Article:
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01.12.2017 | Regular Article | Ausgabe 1/2017 Open Access

Environmental Health and Preventive Medicine 1/2017

Comorbidities according to airflow limitation severity: data from comprehensive health examination in Japan

Zeitschrift:
Environmental Health and Preventive Medicine > Ausgabe 1/2017
Autoren:
Shota Masuda, Hisamitsu Omori, Ayumi Onoue, Xi Lu, Kenichi Kubota, Noritaka Higashi, Yasuhiro Ogata, Takahiko Katoh

Abstract

Objectives

The present study aimed to investigate the relationship between airflow limitation (AL) severity and comorbidities in comprehensive health examination.

Methods

This cross-sectional study included 6661 men and 6044 women aged 40–89 who underwent a lung function test during medical checkups. AL was defined as forced expiratory volume in 1 s/forced vital capacity of < 0.7. Logistic regression analysis was used to assess the association between AL severity and the presence of comorbidities.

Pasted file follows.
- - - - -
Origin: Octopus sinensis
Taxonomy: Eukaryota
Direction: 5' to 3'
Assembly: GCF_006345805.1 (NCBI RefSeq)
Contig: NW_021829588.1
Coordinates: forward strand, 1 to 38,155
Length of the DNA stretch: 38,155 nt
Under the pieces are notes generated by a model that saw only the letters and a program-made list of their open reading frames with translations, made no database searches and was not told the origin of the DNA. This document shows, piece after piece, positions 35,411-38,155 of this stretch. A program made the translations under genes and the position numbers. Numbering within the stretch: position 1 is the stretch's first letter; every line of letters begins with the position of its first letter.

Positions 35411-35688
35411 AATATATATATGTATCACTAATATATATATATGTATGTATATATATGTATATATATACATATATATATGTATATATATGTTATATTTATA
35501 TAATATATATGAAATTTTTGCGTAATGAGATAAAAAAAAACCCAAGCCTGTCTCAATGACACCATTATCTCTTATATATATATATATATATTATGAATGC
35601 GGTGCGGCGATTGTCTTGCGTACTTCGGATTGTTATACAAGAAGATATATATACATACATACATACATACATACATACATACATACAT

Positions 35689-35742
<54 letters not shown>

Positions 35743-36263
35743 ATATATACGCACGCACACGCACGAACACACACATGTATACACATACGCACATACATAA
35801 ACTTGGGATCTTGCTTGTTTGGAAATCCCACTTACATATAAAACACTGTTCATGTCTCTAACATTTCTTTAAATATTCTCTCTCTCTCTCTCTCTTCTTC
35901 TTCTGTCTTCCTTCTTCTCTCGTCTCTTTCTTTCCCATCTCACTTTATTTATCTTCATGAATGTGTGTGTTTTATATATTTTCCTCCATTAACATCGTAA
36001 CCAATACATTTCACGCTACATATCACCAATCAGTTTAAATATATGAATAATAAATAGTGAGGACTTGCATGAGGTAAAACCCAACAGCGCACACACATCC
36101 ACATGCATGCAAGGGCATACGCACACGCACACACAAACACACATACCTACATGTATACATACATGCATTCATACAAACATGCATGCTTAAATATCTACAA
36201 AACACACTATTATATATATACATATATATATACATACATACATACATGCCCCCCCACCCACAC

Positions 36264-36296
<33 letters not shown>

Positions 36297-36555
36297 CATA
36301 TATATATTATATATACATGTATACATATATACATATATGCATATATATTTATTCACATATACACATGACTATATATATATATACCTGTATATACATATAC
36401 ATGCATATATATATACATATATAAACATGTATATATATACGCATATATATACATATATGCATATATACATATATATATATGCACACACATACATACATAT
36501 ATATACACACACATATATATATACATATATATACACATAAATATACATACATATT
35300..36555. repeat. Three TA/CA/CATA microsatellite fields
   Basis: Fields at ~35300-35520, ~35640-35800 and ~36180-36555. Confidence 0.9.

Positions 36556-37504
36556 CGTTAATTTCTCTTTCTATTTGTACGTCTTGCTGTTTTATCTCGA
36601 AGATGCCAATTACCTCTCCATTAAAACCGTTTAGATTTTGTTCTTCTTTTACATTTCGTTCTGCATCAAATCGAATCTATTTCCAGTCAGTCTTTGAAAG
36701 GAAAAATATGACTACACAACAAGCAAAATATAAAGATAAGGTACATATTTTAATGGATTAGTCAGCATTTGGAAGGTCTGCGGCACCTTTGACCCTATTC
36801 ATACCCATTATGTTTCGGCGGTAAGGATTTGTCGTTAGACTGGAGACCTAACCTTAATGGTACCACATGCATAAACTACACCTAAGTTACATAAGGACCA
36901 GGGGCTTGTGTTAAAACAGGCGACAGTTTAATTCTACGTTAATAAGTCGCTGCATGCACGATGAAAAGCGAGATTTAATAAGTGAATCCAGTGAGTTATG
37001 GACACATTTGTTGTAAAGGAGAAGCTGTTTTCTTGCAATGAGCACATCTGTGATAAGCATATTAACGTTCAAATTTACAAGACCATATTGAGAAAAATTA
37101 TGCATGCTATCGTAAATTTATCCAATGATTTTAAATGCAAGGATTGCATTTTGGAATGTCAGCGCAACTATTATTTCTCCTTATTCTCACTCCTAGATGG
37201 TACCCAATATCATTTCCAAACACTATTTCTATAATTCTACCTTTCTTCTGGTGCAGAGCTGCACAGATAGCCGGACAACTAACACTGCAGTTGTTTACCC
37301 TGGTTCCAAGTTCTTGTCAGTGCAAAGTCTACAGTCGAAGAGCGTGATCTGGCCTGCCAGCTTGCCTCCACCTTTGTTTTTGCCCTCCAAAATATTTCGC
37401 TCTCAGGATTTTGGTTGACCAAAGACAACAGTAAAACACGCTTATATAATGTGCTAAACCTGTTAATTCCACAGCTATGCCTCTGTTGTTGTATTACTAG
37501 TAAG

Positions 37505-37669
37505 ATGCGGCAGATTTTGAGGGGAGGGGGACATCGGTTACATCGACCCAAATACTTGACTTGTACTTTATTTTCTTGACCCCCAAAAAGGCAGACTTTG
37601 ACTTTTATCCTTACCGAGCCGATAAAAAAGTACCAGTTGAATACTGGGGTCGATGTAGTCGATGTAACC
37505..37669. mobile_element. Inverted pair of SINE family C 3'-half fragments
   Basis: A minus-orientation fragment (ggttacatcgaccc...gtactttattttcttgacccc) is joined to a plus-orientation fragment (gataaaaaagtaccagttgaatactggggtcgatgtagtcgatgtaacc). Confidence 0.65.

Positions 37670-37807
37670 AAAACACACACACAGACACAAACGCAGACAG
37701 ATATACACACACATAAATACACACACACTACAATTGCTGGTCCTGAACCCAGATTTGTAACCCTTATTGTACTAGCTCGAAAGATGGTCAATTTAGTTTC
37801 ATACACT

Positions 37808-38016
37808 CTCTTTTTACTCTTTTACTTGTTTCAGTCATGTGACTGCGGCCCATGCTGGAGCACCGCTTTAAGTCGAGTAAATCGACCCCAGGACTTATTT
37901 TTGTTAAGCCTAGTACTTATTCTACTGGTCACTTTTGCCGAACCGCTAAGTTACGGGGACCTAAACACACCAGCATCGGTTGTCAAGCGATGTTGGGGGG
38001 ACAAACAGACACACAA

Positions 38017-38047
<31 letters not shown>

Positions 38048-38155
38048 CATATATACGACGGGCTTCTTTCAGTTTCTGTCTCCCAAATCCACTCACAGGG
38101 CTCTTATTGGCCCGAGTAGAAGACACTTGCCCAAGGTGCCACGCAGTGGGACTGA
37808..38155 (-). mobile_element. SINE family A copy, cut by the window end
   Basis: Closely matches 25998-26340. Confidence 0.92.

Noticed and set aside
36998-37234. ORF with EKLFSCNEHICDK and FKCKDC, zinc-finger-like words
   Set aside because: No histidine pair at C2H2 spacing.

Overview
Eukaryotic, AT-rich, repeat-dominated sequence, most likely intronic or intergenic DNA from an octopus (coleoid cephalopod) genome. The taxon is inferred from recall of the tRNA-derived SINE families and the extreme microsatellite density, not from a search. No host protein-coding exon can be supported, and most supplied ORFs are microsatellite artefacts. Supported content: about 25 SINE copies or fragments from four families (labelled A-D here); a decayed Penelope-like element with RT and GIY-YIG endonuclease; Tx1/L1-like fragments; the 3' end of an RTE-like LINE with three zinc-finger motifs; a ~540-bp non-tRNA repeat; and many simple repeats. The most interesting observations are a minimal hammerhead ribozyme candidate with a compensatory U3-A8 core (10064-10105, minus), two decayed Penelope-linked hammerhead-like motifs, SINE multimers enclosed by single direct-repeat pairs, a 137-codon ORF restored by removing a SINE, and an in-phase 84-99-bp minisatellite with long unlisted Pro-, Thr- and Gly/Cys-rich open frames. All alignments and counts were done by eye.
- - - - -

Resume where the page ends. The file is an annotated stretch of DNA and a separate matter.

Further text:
Results

When compared with the normal lung function group, subjects with AL had a higher prevalence of lung cancer (odd ratio (OR) 9.88, 95% confidence interval (CI) 3.88–25.14) in men, hypertension (OR 1.63, 95% CI 1.26–2.10) in women, diabetes and hyperglycemia (OR 1.23, 95% CI 1.02–1.49 in men, OR 1.61, 95% CI 1.18–2.20 in women) in men and women after adjusting for potential confounders. In men, lung cancer and MetS (the Joint Interim Statement: JIS) were significantly associated with moderate-to-very severe AL after adjustment. In women, hypertension, diabetes and hyperglycemia, MetS (JIS), and MetS (the Japanese Committee of the Criteria for MetS: JCCMS) were significantly associated with mild AL after adjustment. Hypertension was significantly associated with moderate-to-very severe AL after adjustment in women.

Conclusions

Significant relationships were found between AL severity and the presence of comorbid lung cancer in men, hypertension in women, diabetes and hyperglycemia, and MetS in men and women. Knowledge of comorbidities associated with AL should be widely publicized to raise the awareness of chronic obstructive pulmonary disease (COPD).

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